Going back to the gulf stream transport, if there is a change in the system, it is very weak. Kanzow et al (2007) and Cunningham et al (2007), both in Science, show there isn't much weakening of the system which is in line with what models show- we aren't going to shut down the gulf stream for at least centuries, and if there is a cycle over the Holocene we are still uncertain in what direction the change is in. When water in the "conveyor belt" reaches northern latitudes it sinks before it freezes, if it shuts down it freezes before it sinks. It would cool the NH if this happened and we'd have widespread consequences but you don't get anything like the "day after tomorrow" movie- the Alley paper goes over this. There are other regional influences in the Arctic in addition to feedbacks and the human influence, which the AR4 goes over.

Chris

Top
#23811 - 10/12/07 05:35 AM Re: Greenland Melt Record High [Re: Chris]
ImranCan Offline
Member

Registered: 09/04/07
Posts: 94
Loc: Brunei
Thanks for the references - I will certainly read them. On the quote about global temps over the last 10 years, I was looking at the UK metoffice data on global temperatures - see below. I agree 1998 was a high year (for whatever reason) but the trend since then is flat - even maybe declining a little. Why is this ? Or is the data wrong ?

http://www.scienceagogo.com/forum/ubbthreads.php?ubb=showflat&Number=23476#Post23476


Top
#23812 - 10/12/07 05:37 AM Re: Greenland Melt Record High [Re: ImranCan]
ImranCan Offline
Member

Registered: 09/04/07
Posts: 94
Loc: Brunei

Top
#23819 - 10/13/07 01:23 AM Re: Greenland Melt Record High [Re: ImranCan]
Chris Offline
Junior Member

Registered: 10/05/07
Posts: 22
We're aren't really in a cooling trend (http://www.nasa.gov/vision/earth/environment/2005_warmest.html), but there are still natural factors- I've not read in detail about the last few years but we are in a solar cycle decline, there is still natural variability- if you're looking for a one or two year deviation, then you will succeed in finding "something wrong" but that really isn't indicative of much- we have certainly warmed since 1998 though after that one year jump- this page (and references therein) have a more high resolution graph to this time period and explanations of impacts of natural variability (such as the '91 Pinatubo eruption or El Nino)
http://www.globalwarmingart.com/wiki/Image:Short_Instrumental_Temperature_Record_png

Some studies even suggest we might not warm much until 2009 ie (Smith et al. 2007)because shifts in ocean currents and other natural changes may partially offset the warming signal for a couple of years, but we know what we get with a given amount of CO2 addition and we fully expect to be warming as time goes on- about 3 C per doubling of CO2 and feedbacks.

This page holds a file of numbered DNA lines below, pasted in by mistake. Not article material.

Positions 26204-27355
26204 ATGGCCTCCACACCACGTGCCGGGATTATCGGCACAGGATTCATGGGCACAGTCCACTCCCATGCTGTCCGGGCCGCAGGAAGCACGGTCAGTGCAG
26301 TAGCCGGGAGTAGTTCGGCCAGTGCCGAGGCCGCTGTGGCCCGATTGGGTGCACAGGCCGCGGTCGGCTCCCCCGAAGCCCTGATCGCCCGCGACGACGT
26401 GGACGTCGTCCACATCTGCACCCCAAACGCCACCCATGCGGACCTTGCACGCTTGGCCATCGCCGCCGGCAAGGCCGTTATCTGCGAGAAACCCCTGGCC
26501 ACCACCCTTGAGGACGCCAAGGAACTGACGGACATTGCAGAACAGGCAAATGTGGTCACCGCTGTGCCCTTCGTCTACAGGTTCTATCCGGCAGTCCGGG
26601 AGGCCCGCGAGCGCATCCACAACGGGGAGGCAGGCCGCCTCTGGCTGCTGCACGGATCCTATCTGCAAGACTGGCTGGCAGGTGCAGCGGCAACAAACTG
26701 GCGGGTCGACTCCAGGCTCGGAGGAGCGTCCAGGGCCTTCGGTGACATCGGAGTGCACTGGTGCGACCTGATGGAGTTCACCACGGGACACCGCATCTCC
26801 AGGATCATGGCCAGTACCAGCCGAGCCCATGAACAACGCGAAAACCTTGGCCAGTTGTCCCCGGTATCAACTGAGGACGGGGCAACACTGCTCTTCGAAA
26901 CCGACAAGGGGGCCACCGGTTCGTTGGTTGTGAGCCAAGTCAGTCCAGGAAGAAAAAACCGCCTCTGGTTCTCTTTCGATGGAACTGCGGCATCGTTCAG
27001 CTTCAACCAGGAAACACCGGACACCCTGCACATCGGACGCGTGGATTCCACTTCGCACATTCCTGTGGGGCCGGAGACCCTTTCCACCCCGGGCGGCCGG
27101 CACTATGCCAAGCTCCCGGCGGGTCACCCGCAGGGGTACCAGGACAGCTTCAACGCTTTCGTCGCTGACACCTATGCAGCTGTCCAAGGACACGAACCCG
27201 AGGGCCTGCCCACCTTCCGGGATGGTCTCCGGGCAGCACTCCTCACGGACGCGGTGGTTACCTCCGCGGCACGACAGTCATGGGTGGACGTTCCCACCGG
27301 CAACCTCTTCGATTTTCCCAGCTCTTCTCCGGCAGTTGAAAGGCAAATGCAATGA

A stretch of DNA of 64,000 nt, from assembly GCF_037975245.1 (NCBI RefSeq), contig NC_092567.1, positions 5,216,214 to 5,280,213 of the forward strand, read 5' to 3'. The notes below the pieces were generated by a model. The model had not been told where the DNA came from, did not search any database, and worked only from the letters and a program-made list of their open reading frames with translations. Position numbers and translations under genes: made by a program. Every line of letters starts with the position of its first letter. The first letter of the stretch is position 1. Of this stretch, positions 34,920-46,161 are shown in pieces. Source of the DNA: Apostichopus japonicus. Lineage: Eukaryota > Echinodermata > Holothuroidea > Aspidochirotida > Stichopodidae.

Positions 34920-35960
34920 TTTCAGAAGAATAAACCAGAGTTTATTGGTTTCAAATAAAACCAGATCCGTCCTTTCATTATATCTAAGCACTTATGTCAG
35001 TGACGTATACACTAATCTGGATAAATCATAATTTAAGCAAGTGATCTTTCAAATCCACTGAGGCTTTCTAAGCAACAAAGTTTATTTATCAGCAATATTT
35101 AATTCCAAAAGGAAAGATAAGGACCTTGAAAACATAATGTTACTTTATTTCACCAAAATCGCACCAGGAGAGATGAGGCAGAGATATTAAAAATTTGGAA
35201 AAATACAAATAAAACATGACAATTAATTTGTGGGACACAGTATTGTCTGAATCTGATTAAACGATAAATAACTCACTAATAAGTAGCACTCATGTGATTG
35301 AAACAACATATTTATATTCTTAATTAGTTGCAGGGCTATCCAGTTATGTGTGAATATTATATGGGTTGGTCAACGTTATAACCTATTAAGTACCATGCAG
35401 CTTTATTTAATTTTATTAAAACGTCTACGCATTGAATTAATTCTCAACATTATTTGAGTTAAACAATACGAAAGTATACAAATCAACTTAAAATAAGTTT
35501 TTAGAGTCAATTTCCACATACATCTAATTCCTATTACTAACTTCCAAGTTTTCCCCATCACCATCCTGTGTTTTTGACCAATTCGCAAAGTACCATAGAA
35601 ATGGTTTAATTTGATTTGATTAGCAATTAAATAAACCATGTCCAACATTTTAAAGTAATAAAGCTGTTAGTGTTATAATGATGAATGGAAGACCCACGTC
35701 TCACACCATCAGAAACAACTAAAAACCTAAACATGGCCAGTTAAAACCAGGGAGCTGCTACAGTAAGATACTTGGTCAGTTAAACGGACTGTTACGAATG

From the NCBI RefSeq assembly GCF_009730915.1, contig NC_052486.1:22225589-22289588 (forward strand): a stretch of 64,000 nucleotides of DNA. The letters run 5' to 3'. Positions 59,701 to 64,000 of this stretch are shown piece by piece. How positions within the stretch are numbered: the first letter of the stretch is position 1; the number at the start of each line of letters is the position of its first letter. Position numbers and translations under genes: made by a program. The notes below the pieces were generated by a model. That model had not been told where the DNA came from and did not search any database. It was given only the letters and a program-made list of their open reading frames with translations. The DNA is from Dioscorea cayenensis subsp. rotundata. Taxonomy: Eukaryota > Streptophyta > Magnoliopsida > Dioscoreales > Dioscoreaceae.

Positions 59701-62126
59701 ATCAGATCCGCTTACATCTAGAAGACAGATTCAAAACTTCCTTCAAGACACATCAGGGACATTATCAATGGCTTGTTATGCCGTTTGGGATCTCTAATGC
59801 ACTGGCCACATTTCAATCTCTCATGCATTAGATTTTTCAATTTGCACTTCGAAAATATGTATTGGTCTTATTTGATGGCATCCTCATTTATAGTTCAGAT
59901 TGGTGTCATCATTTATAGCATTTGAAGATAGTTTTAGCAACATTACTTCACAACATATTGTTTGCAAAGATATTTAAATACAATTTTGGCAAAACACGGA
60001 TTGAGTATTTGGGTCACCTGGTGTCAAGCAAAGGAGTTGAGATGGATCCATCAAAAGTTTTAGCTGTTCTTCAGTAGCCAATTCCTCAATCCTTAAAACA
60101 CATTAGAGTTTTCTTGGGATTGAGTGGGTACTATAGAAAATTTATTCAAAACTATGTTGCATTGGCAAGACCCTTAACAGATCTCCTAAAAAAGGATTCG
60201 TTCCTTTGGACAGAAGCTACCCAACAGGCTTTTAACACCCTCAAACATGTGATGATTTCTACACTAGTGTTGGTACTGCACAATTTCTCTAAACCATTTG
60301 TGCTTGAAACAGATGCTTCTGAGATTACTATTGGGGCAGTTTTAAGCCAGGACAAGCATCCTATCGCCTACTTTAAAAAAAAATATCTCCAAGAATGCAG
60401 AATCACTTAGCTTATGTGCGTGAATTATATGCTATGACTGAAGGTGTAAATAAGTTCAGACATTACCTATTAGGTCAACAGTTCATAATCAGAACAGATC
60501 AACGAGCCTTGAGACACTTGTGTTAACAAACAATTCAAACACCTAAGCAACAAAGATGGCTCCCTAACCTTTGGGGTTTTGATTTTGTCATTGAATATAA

Chris


Edited by Chris (10/13/07 01:29 AM)
Edit Reason: fix

Top
#23828 - 10/14/07 04:15 AM Re: Greenland Melt Record High [Re: Chris]
ImranCan Offline
Member

Registered: 09/04/07
Posts: 94
Loc: Brunei
I'm not looking for "something wrong" ... its more like I'm looking for something definitively right. If it's possible that "natural variability" is used to explain why there hasn't been any significant warming since 1998 (notwithstanding 5 year rolling average graphs), isn't it also possible that the warming trend since the late seventies is also due to "natural variablility" ?? We might be still warming since the mini ice-age.

I agree that CO2 has the properties you describe, but there again water vapour does the same and it exists in orders of maginitude higher concentrations than CO2. Wouldn't any minor variation in this have a larger impact than CO2 ? And don't all the CO2 models also show the troposphere warming - which hasn't been observed yet ?


Top
#23830 - 10/14/07 08:02 PM Re: Greenland Melt Record High [Re: ImranCan]
Chris Offline
Junior Member

Registered: 10/05/07
Posts: 22
Originally Posted By: ImranCan
I'm not looking for "something wrong" ... its more like I'm looking for something definitively right. If it's possible that "natural variability" is used to explain why there hasn't been any significant warming since 1998 (notwithstanding 5 year rolling average graphs), isn't it also possible that the warming trend since the late seventies is also due to "natural variablility" ?? We might be still warming since the mini ice-age.

I agree that CO2 has the properties you describe, but there again water vapour does the same and it exists in orders of maginitude higher concentrations than CO2. Wouldn't any minor variation in this have a larger impact than CO2 ? And don't all the CO2 models also show the troposphere warming - which hasn't been observed yet ?



I specifically noted that the trends are completely in line with what we expect to see, 1998 just got one big jump because of mechanisms I've explained and linked you to. Natural variations have been extremely well studied and documented in the primary literature, and there is certainly no explanatory trend since about 1950- you cannot just say "well something else could have done it" you have to demonstrate what it is, if the magnitude matches current warming (or the direction for that matter), andwhy CO2 is not behaving as we expect it to (The CO2 effect is largely basic physics), or what the "zero point" is which the Earth is supposed to naturally return to after the LIA. If you want to give data to the scientific community on how we can get the warming of today, especially the rate and magnitude of increase since 1950, you'd win a nobel but we simply cannot explain it without adding the anthropogenic CO2